one of his brilliant children is parentministry.net, a cool resource for youth workers who want to step it up in terms of the resourcing and training they provide for parents of teenagers.

parentminisry.net is hosting a series of free webinars. the key word in that last sentence? FREE, of course. or “of”, maybe. jim burns was the guest on the last one.

and i’m sure jim was amazing, because the dude is brilliant. but, well, i think jeremy must have rightly felt that this series of FREE webinars needed to great increase its beard quotient. so — obvious choice, right?


yup, i’ll be bringin’ a little training based on my book, A Parent’s Guide to Understanding Teenage Brains (but geared to youth workers). let’s talk gray matter, baby!

here’s the deets:

a free 1 hour webinar sponsored by www.ParentMinistry.net
February 26 at 2 pm (central)
Use this link to register

stop making assumptions and inferences about teenagers based on their brains

i’ve posted about teenage brains more than once. there’s been an good amount of research on teenage brains in the past decade, thanks to the MRI. there’s also been an explosion of more popular articles that infer teenagers are the way they are because of their brains, and we shouldn’t expect them to… (make good decisions, exhibit wisdom, control impulses, set priorities, act responsibly, or any other of a long list of adult-like behaviors).

this has really started to tick me off.

but two articles in the last few months (neither is new) have pushed back a bit:

this article in the huffington post, called “the teenager brain: debunking the 5 biggest myths“.

and, a fascinating article that many of you have probably already seen, published in national geographic, suggesting an alternative (evolutionary) possibility of why teenage brains are weak in certain controls and functions.

the article mentions some of the unhelpful conclusions being drawn by others:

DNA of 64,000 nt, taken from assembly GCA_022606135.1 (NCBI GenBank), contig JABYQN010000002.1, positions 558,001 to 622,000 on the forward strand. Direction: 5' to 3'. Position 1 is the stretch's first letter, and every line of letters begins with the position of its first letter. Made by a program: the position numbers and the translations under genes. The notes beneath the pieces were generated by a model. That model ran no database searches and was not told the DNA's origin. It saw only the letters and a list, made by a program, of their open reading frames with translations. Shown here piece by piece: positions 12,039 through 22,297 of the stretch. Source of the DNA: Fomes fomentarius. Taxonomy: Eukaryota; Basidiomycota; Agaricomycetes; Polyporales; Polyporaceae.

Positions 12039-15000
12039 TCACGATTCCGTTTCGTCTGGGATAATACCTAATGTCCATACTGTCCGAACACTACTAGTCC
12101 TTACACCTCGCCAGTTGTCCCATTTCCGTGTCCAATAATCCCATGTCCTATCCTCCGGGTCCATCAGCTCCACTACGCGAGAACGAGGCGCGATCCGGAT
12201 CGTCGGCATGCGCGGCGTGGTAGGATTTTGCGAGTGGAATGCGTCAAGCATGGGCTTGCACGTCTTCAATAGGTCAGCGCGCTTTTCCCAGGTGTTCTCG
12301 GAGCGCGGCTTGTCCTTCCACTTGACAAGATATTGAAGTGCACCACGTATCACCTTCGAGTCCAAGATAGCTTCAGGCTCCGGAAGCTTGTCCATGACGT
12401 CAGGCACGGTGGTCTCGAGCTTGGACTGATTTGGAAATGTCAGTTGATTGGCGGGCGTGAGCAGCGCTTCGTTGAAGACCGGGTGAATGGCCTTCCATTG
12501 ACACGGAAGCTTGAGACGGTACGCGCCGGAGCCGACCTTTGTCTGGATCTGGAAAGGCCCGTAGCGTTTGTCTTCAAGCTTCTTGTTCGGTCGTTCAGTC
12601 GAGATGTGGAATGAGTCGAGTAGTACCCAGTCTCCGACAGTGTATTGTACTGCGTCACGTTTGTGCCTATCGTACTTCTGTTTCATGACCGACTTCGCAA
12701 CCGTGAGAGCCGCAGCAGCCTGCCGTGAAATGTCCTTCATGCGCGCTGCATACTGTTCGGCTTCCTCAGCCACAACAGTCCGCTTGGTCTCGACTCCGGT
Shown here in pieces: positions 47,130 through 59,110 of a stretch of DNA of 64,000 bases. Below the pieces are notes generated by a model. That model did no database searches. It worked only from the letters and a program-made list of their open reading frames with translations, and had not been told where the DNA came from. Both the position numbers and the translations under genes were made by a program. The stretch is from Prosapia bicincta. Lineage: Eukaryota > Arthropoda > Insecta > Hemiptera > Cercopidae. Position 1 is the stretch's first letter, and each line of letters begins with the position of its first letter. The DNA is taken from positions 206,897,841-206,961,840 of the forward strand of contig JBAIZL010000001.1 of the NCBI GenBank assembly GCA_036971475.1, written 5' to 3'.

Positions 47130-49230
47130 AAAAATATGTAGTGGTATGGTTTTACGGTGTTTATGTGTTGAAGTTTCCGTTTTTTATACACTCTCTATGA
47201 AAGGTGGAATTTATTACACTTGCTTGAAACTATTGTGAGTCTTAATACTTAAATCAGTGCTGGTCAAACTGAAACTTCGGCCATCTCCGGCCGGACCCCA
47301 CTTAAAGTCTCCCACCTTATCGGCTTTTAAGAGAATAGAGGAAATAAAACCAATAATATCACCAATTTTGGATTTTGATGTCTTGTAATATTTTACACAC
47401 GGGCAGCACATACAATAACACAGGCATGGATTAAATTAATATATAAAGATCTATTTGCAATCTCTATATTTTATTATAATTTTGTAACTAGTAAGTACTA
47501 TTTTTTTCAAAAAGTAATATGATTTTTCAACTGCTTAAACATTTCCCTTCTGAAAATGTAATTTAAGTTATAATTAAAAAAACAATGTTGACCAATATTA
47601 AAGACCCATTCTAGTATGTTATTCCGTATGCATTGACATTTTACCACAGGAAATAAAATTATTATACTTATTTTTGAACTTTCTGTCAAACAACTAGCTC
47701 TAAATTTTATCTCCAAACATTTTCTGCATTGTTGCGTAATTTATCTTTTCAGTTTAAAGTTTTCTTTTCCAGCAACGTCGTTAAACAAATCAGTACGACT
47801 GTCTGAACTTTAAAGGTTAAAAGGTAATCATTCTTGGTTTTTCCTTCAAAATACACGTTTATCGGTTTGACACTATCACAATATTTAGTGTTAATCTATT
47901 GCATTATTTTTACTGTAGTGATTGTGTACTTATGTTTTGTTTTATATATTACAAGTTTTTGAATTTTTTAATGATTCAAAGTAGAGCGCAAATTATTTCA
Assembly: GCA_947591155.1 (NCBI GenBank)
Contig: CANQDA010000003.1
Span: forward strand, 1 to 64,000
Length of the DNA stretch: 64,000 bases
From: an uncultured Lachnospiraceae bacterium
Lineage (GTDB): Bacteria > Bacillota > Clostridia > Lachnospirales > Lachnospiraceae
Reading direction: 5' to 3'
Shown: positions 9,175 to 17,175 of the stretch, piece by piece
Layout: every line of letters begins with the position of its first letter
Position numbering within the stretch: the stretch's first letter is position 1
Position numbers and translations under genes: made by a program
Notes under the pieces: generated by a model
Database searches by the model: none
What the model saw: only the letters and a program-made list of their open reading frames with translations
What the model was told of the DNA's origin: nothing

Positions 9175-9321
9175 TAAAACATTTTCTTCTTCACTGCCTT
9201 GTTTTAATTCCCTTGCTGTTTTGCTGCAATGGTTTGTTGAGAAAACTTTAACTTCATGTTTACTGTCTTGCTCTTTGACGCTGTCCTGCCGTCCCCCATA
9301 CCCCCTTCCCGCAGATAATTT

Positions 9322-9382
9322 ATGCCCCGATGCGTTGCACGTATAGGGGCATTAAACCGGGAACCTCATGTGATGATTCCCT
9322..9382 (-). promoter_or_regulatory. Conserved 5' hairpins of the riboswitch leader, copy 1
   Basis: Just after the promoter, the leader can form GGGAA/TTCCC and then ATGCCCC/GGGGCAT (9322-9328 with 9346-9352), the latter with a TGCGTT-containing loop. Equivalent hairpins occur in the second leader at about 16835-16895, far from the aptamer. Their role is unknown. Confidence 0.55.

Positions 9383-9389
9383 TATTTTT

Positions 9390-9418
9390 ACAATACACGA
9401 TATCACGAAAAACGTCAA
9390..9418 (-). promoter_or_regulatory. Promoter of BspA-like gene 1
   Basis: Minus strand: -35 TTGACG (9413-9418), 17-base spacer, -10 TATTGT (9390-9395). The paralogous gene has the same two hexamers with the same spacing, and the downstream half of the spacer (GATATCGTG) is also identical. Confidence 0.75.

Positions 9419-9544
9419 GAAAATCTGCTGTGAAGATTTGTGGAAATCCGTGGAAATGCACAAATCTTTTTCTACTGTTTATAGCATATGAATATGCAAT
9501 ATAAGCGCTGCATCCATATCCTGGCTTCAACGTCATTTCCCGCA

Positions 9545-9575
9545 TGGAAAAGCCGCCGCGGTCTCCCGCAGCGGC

They act that way because their brains aren’t done! You can see it right there in the scans!

This view, as titles from the explosion of scientific papers and popular articles about the “teen brain” put it, presents adolescents as “works in progress” whose “immature brains” lead some to question whether they are in a state “akin to mental retardation.”

but it goes on to suggest an alternate view:

B. J. Casey, a neuroscientist at Weill Cornell Medical College who has spent nearly a decade applying brain and genetic studies to our understanding of adolescence, puts it, “We’re so used to seeing adolescence as a problem. But the more we learn about what really makes this period unique, the more adolescence starts to seem like a highly functional, even adaptive period. It’s exactly what you’d need to do the things you have to do then.”

here’s what rubs me (and i’m borrowing this from dr. robert epstein): there’s a not-so-subtle discrimination against teenagers, MASSIVELY feeding extended adolescence, in this age-old discriminatory equation —

presence of a particular physical characteristic
alongside, the presence of a real or assumed set of behavioral realities (or biases)
means, the first results in the second

let me remind of a few places we’ve seen this before:

  1. women’s brains are smaller, on average, then men’s. for centuries we were sure that women did not have the intelligence for business, voting, public office, and a variety of other intelligent functions. the smaller size of women’s brains were PROOF!